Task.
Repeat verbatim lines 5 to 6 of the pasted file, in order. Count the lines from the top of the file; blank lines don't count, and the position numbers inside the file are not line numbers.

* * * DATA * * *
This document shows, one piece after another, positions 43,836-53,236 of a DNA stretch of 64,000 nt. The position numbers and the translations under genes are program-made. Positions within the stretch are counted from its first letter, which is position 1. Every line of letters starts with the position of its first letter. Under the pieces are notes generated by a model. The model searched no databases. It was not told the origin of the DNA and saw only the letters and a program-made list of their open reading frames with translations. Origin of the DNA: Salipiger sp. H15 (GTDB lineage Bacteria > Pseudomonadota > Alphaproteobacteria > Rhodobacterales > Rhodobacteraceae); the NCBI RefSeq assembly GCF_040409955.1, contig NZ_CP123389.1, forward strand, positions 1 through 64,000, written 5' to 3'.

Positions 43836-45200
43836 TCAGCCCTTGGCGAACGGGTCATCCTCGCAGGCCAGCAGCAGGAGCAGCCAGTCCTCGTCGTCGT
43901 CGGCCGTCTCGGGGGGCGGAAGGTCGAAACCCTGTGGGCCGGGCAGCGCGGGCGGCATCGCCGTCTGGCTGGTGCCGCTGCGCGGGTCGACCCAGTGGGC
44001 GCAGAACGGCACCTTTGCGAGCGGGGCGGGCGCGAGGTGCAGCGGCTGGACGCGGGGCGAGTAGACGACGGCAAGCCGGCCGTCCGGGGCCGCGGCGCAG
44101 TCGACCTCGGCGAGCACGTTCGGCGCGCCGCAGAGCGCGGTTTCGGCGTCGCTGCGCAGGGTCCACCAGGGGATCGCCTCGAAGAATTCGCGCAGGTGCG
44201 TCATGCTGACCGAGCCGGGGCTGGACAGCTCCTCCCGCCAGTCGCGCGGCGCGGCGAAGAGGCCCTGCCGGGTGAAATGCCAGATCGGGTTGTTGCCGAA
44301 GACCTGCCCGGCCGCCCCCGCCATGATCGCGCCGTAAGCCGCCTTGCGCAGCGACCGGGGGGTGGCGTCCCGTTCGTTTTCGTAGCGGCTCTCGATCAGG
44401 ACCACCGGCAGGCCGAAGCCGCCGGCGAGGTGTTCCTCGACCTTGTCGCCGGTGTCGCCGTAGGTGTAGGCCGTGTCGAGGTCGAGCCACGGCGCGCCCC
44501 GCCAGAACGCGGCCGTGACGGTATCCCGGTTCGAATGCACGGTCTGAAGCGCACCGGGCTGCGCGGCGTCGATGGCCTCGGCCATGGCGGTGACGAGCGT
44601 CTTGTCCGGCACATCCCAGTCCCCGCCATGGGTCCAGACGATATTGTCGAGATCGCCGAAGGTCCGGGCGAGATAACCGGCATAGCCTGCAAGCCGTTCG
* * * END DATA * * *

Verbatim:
44001 GCAGAACGGCACCTTTGCGAGCGGGGCGGGCGCGAGGTGCAGCGGCTGGACGCGGGGCGAGTAGACGACGGCAAGCCGGCCGTCCGGGGCCGCGGCGCAG
44101 TCGACCTCGGCGAGCACGTTCGGCGCGCCGCAGAGCGCGGTTTCGGCGTCGCTGCGCAGGGTCCACCAGGGGATCGCCTCGAAGAATTCGCGCAGGTGCG